Ludwig Bamberger (July 22, 1823 – March 14, 1899) was a German economist, politician and writer.
Bamberger was born in a Jewish family in Mainz. After studying at Gießen, Heidelberg and Göttingen, he entered law.
When the revolution of 1848 broke out he took an active part as one of the leaders of the republican party in his native city, both as popular orator and as editor of the Mainzer Zeitung. In 1849 he took part in the republican rising in the Palatinate and Baden; on the restoration of order he was condemned to death, but he had escaped to Switzerland. The next years he spent in exile, at first in London, then in the Netherlands; in 1852 he went to Paris, where, by means of private connections, he received an appointment in the bank of Bischoffheim & Goldschmidt, of which he became managing director, a post which he held till 1866. During these years he saved a competence and gained a thorough acquaintance with the theory and practice of finance. This he put to account when the amnesty of 1866 enabled him to return to Germany.
He was elected a member of the Reichstag, where he joined the National Liberal Party, for, like many other exiles, he was willing to accept the results of Otto von Bismarck’s work. In 1868 he published a short life of Bismarck in French, with the object of producing a better understanding of German affairs, and in 1870, owing to his intimate acquaintance with France and with finance, he was summoned by Bismarck to Versailles to help in the discussion of terms of peace.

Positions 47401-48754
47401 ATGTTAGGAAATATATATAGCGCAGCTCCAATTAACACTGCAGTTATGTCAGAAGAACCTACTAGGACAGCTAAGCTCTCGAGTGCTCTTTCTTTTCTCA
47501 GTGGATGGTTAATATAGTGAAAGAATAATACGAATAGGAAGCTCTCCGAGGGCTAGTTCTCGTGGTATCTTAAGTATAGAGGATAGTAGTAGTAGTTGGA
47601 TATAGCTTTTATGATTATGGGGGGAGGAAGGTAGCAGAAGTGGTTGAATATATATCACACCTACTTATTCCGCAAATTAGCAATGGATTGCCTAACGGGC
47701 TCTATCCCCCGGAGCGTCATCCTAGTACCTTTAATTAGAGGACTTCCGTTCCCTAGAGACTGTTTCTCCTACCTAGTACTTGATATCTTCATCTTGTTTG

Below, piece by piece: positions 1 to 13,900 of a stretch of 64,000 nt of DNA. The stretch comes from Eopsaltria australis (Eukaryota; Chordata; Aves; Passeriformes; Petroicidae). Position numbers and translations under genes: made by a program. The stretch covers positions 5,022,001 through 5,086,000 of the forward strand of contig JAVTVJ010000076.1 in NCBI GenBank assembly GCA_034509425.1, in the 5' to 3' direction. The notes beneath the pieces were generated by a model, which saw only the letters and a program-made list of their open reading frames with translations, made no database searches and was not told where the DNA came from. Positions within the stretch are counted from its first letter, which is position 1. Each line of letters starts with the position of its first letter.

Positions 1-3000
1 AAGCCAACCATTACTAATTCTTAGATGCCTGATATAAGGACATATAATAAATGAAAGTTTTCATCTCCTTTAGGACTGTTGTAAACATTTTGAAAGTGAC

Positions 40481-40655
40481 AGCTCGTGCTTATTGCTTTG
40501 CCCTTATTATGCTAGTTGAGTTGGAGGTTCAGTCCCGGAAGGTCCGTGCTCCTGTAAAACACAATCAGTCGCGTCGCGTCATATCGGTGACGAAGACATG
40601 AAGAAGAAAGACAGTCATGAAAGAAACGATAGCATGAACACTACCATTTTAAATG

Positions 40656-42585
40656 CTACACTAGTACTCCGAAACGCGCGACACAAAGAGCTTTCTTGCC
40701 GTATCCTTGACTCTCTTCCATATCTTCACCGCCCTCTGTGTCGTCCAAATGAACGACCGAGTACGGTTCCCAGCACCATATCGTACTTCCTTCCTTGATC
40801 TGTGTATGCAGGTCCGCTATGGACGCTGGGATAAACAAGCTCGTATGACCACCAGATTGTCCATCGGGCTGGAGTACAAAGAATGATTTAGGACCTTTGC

In the German Reichstag he was the leading authority on matters of finance and economics, as well as a clear and persuasive speaker, and it was chiefly owing to him that a gold currency was adopted and that the Reichsbank took form; in his later years he wrote and spoke strongly against bimetallism. He was the leader of the free traders, and after 1878 refused to follow Bismarck in his new policy of protection, state socialism and colonial development. On account of his opposition to Bismarck's economic policy, he left the National Liberal Party and joined the “Secessionists” which later merged into the German Liberal Party. He was also a founder of the Verein zur Förderung der Handelsfreiheit (Group for the Promotion of Free Trade).
With private banker Adelbert Delbruck, on January 22, 1870, he founded Deutsche Bank in Berlin as a specialist bank for foreign trade. In 1892 he retired from political life and died in 1899.
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